Coming Soon

  • Waverley by Sir Walter Scott
  • Don Quixote by Miguel Cervantes 

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Monday, June 13, 2016

It's Monday! Behind

I made it back from Nebraska on Saturday. It was an incredible trip and one hard to summarize. Hopefully I'll have a full recap of it some post soon. On that point, I know I've been terribly lax with posting recently and even reading for that matter as of late. I'm going to try and spend more time on writing some blog posts soon so hopefully that will be remedied. Reading is just slower right now and I'm okay with that. I don't want to push myself to read too much or else I won't be enjoying it and reading is enjoyment for myself and I don't want to spoil that.

Currently Reading

  • Jane Eyre by Charlotte Bronte (re-read)- I kept up with the read-along while I was in Nebraska and now that I'm back hopefully I can be more involved in the discussions. 
  • Bourne Identity by Robert Ludlum
  • Hornblower and the Atropos by C.S. Forester
  • The Return of the King by J.R.R. Tolkien

Finished this Week

  • none

Coming Soon

  • Waverley by Sir Walter Scott
  • Don Quixote by Miguel Cervantes- My Classics Club spin pick! 

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Monday, June 6, 2016

It's Monday! Absent

Remember how I mentioned that I was going to be a chaperone on my church's youth mission trip? Well it's come! Currently I'm in Nebraska with the team witnessing on an Indian reservation. So yes this is a scheduled post. Don't expect replies to comments or that many posts this week because everything that does come out will be schedule. Actually, I've been really bad about replying to comments in general recently. Sorry! I do read them.
I've also been slacking with reading and writing reviews. Oh well. It will happen when it happens. :)

Currently Reading

  • Jane Eyre by Charlotte Bronte (re-read)
  • Hornblower and the Atropos by C.S. Forester
  • The Pickwick Papers by Charle Dickens
  • The Return of the King by J.R.R. Tolkien (re-read)

Finished this Past Week

  • none

Coming Soon

  • Waverley by Sir Walter Scott
  • The Bourne Identity by Robert Ludlum

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Saturday, June 4, 2016

Classics Club Spin- June 2016

It's time for another Classics Club spin!
Here's the rules. :)
  • Go to your blog.
  • Pick twenty books that you’ve got left to read from your Classics Club List.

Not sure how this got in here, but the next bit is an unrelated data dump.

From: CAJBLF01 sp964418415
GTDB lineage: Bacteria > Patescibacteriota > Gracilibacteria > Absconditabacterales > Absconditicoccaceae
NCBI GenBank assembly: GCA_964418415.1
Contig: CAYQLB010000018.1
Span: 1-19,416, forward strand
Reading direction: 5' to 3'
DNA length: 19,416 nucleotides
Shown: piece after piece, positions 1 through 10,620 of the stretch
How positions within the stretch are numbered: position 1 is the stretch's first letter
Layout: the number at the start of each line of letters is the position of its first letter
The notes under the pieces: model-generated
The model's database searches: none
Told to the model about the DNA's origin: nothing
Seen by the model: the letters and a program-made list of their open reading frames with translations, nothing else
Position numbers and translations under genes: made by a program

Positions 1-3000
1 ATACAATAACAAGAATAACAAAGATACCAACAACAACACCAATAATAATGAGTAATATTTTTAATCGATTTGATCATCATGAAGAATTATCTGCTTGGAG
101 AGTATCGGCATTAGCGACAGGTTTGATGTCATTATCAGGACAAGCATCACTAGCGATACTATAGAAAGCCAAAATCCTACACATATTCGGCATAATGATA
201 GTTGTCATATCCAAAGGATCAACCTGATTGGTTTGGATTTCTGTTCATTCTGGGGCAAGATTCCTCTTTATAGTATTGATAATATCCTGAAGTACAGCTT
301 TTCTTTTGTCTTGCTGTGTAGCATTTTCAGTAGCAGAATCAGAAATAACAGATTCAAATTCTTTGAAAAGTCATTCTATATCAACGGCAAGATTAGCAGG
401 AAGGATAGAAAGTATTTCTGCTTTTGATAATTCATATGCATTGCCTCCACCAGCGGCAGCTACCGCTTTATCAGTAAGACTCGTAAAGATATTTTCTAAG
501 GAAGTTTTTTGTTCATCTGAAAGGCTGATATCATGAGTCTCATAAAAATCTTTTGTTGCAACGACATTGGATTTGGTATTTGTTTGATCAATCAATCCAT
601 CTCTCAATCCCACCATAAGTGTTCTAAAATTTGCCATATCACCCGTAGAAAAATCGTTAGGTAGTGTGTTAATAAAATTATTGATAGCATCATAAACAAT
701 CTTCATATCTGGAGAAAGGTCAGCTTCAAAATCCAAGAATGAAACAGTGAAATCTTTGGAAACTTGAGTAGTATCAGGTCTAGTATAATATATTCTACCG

• Try to challenge yourself: list five you are dreading/hesitant to read, five you can’t WAIT to read, five you are neutral about, and five free choice (favorite author, rereads, ancients — whatever you choose.)
  • Post that list, numbered 1-20, on your blog by next Monday.
  • Monday morning, we’ll announce a number from 1-20. Go to the list of twenty books you posted, and select the book that corresponds to the number we announce.
  • The challenge is to read that book by August 1, even if it’s an icky one you dread reading! (No fair not listing any scary ones!)
It's always fun to participate in the Classic Club's spins. Sometimes it gets me to read one of the books I was putting off. 

Can't Wait to Read! 
1) The 39 Steps by John Buchan
2) Waverley by Sir Walter Scott
3) Crime and Punishment by Fyodor Dostoevsky
4) The Mark of Zorro by Johnston McCulley
5) The Once and Future King by T.H. White

Dreading Reading
6) East of Eden by John Steinbeck 
7) The Portrait of a Lady by Henry James 
8) Moby Dick by Herman Melville 
9) The Divine Comedy by Dante 
10) Atlas Shrugged by Ayn Rand 

Feeling Neutral About
11) Cyrano de Bergerac by Edmond Rostand 
12) Kim by Rudyard Kipling
13) Kidnapped by Robert Louis Stevenson 
14) Dracula by Bram Stoker
15) Don Quixote by Miguel Cervantes 

Shakespeare 
16) The Merchant of Venice by William Shakespeare 
17) Measure for Measure by William Shakespeare 
18) The Tempest by William Shakespeare 
19) Twelfth Night by William Shakespeare 
20) Richard III by William Shakespeare 

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Tuesday, May 31, 2016

Top Ten Tuesday- Beach Reads

I'm not going anywhere near a beach this summer (Hello! I live in Kansas!) but I do like to kickback with a book and pretend I'm on a beach. ;) Therefore, here's my list of books I want to kickback with this summer and read for pure enjoyment. No hefty non-fiction on this list. :)